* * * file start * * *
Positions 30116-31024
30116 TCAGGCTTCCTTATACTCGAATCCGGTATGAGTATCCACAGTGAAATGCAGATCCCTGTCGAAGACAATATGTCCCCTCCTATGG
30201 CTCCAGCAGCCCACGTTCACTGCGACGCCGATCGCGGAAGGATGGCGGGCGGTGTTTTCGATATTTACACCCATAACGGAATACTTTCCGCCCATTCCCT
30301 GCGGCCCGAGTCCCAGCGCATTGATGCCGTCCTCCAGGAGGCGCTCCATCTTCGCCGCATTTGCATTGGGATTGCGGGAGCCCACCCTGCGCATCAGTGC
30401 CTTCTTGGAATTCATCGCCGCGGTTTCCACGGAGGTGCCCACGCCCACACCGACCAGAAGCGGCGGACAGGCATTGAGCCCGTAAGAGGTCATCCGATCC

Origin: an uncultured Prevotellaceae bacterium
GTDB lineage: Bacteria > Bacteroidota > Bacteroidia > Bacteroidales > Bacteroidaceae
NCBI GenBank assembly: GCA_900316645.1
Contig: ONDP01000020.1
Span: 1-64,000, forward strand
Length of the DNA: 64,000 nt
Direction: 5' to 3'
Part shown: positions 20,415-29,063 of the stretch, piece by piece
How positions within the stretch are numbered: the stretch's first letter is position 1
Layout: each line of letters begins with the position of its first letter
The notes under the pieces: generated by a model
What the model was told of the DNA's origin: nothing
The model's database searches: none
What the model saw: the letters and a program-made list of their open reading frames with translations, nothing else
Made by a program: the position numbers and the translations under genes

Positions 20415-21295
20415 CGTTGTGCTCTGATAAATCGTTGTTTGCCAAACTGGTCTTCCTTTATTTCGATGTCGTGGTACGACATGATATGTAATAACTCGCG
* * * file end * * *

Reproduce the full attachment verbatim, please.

Positions 30116-31024
30116 TCAGGCTTCCTTATACTCGAATCCGGTATGAGTATCCACAGTGAAATGCAGATCCCTGTCGAAGACAATATGTCCCCTCCTATGG
30201 CTCCAGCAGCCCACGTTCACTGCGACGCCGATCGCGGAAGGATGGCGGGCGGTGTTTTCGATATTTACACCCATAACGGAATACTTTCCGCCCATTCCCT
30301 GCGGCCCGAGTCCCAGCGCATTGATGCCGTCCTCCAGGAGGCGCTCCATCTTCGCCGCATTTGCATTGGGATTGCGGGAGCCCACCCTGCGCATCAGTGC
30401 CTTCTTGGAATTCATCGCCGCGGTTTCCACGGAGGTGCCCACGCCCACACCGACCAGAAGCGGCGGACAGGCATTGAGCCCGTAAGAGGTCATCCGATCC

Origin: an uncultured Prevotellaceae bacterium
GTDB lineage: Bacteria > Bacteroidota > Bacteroidia > Bacteroidales > Bacteroidaceae
NCBI GenBank assembly: GCA_900316645.1
Contig: ONDP01000020.1
Span: 1-64,000, forward strand
Length of the DNA: 64,000 nt
Direction: 5' to 3'
Part shown: positions 20,415-29,063 of the stretch, piece by piece
How positions within the stretch are numbered: the stretch's first letter is position 1
Layout: each line of letters begins with the position of its first letter
The notes under the pieces: generated by a model
What the model was told of the DNA's origin: nothing
The model's database searches: none
What the model saw: the letters and a program-made list of their open reading frames with translations, nothing else
Made by a program: the position numbers and the translations under genes

Positions 20415-21295
20415 CGTTGTGCTCTGATAAATCGTTGTTTGCCAAACTGGTCTTCCTTTATTTCGATGTCGTGGTACGACATGATATGTAATAACTCGCG